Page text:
As darkness fell over the South China Sea, Lieutenant Bulkeley slipped out of Corregidor in PT-41 to make the dangerous journey through waters controlled by the Japanese. It was a daring mission to ferry an American legend and hero out of harm’s way. Through 560 miles of dangerous ocean and a near brush with a Japanese destroyer, General MacArthur arrived safely on the southern island of Mindanao on the morning of Friday, the 13th of March. Four days later the General arrived in Australia. It was there that he issued the statement that contained one of his two most famous lines: “The President of the United States ordered me to break through the Japanese lines for the purpose, as I understand it, of organizing the American offensive against Japan, a primary object of which is the relief of the Philippines. I came through and I shall return.”
To the Filipino people, MacArthur was a hero. Through the dark years ahead they believed that, as he had promised, he would return. But the enemy powers sought to portray MacArthur differently. From Germany and Italy to Japan he was labeled in the media as a coward, a deserter, and the “fleeing general”. MacArthur had been ordered out of Corregidor because the President was concerned about the negative impact his death or capture would have on the American public during the critical first year of the war. To counter the propaganda of the enemy, General George C. Marshall suggested awarding MacArthur the Medal of Honor. The President agreed, and the same award his father had received 80 years earlier was presented to General Douglas MacArthur in Australia on June 30, 1942. (Arthur and Douglas MacArthur became the only father and son in history to both receive the Medal of Honor.)
It is difficult to argue with those who point out that Douglas MacArthur’s Medal of Honor was a political move. It is far less difficult to argue the point that it was not deserved. Since his first engagement with Philippine Outlaws after graduating from West Point, MacArthur had proved himself a man of courage. Acts of personal valor in both the Mexican Campaign (Vera Cruz) and during World War I could easily have resulted in a Medal of Honor award. Those historians who would negate his World War II award because it was a political award must also realize that the fact he had not previously been awarded the Medal for other actions was, in MacArthur’s mind, political as well.
Back on the Philippine Island of Luzon, the situation continued to deteriorate. The Japanese, despite isolated pockets of resistance by Philippine Scouts scattered throughout the jungles, controlled the island. Their massive army, consisting of two full divisions of well-trained combat soldiers supported by two tank regiments, three engineer regiments, and several powerful artillery and anti-aircraft batteries, were virtually invincible. The Philippine defenders at Bataan were surrounded and without any support other than artillery fire from Corregidor. General King and his men were combat weary, demoralized by broken promises of resupply, and weakened by malnutrition and disease. Food was so short that the soldiers have reduced to one-fourth the recommended combat ration. Malnutrition made the soldiers even more susceptible to disease, and General King’s medical units had virtually no medicines to treat the dying. Disease, exhaustion, and malnutrition were beginning to accomplish what tens of thousands of Japanese soldiers had tried for 90 days to achieve. The soldiers on Bataan had survived and resisted far beyond any expectation of human endurance.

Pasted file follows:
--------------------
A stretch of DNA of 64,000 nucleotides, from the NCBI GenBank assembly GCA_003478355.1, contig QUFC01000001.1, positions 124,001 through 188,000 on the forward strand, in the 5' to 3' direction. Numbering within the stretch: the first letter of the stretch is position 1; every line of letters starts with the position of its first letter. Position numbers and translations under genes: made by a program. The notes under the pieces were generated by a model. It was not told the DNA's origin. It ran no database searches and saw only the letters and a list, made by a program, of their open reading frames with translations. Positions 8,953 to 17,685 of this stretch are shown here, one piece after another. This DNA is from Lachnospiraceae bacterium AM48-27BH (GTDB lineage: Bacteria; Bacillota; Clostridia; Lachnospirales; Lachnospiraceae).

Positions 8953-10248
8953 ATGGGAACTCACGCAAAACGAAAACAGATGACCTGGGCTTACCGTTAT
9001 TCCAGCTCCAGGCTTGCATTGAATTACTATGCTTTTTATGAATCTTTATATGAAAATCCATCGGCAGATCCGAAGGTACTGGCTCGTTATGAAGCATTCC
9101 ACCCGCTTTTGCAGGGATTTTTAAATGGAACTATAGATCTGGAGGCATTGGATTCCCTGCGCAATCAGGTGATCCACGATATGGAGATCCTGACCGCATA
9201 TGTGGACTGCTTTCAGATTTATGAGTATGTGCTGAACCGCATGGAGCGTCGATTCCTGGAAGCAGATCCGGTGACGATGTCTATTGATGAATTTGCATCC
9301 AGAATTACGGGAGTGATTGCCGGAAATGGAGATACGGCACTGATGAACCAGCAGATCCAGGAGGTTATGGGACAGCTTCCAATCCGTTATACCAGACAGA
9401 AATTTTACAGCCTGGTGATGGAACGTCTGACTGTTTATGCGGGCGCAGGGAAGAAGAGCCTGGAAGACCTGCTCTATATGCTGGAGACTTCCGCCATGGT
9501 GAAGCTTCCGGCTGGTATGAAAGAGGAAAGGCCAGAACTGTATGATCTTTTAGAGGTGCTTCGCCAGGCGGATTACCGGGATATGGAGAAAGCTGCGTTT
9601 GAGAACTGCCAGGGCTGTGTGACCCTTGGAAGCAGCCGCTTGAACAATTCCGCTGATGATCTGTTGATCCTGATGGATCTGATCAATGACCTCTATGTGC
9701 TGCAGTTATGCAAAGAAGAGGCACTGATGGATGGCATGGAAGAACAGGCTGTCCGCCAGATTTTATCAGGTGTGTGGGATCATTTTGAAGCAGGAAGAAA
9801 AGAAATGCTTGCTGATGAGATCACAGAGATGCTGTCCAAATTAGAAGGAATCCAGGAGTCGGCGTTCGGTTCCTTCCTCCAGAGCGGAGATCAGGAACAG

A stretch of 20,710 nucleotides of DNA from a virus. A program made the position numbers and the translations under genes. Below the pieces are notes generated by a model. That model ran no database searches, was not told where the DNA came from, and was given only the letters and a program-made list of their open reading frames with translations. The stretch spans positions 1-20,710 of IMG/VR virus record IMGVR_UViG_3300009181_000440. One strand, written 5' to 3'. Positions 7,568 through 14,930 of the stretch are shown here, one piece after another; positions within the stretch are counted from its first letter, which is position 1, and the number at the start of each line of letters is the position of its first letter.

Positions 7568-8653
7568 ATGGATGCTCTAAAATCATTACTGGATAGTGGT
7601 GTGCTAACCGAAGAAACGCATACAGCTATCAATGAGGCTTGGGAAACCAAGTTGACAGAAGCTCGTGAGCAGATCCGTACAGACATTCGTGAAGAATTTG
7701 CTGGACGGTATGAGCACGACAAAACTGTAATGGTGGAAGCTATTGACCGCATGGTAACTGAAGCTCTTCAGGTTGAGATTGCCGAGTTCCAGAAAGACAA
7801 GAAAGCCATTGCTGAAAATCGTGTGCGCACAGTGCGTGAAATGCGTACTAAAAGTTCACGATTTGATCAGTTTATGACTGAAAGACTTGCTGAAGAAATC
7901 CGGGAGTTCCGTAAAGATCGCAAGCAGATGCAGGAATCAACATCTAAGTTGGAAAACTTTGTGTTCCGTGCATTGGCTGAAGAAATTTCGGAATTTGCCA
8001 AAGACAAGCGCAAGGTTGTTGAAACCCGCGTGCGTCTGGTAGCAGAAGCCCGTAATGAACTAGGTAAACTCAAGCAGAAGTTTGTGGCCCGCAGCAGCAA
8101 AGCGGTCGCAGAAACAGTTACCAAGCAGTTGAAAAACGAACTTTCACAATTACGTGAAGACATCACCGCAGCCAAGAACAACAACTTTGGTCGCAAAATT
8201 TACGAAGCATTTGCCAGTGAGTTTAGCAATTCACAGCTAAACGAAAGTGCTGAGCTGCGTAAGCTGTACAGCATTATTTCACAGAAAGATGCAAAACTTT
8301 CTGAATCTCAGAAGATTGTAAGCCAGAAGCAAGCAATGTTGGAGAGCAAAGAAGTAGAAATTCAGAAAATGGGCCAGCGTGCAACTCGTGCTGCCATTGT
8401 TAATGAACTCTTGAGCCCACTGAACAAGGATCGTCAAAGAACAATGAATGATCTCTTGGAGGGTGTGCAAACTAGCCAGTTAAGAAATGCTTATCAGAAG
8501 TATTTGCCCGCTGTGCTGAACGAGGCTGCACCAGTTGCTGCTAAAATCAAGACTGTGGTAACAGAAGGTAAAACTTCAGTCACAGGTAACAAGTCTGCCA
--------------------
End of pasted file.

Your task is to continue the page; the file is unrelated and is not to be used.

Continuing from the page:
The situation at Corregidor was no better. Here too, the soldiers were weary, wounded, malnourished, and diseased. From the Malinta Tunnel, General Wainwright did his best to direct the tactical aspects of the resistance. Unlike MacArthur, who had only once left the tunnel to visit troops on Bataan, “Skinny” made frequent visits to the peninsula to check on the status of his men…and to fight Japanese. In the months preceding his promotion to command of all forces in the Philippines, Wainwright had not only commanded the Philippine Scouts in I Corps, he had fought with them. On more than one occasion he had come under direct fire from enemy soldiers, watched men next to him die, and returned fire on the enemy. He was a unique kind of commander, perhaps indeed, the “Last of the Fighting Generals”.